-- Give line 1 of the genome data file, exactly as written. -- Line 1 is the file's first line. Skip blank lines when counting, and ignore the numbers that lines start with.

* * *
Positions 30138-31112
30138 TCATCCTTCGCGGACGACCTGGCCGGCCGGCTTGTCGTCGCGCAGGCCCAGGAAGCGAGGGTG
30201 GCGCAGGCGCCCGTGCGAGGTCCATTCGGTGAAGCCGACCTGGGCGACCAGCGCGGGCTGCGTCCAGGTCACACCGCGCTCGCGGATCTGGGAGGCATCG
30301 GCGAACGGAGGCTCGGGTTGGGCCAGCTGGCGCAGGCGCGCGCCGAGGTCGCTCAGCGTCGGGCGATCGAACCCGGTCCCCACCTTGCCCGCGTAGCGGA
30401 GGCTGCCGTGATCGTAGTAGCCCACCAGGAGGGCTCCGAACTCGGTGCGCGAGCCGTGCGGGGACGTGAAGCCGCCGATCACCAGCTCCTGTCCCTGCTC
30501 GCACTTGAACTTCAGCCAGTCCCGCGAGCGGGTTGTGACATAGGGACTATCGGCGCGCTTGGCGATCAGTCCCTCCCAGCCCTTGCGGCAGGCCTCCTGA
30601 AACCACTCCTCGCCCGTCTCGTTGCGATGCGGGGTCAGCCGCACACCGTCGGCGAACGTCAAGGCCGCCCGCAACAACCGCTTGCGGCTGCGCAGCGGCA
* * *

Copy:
Positions 30138-31112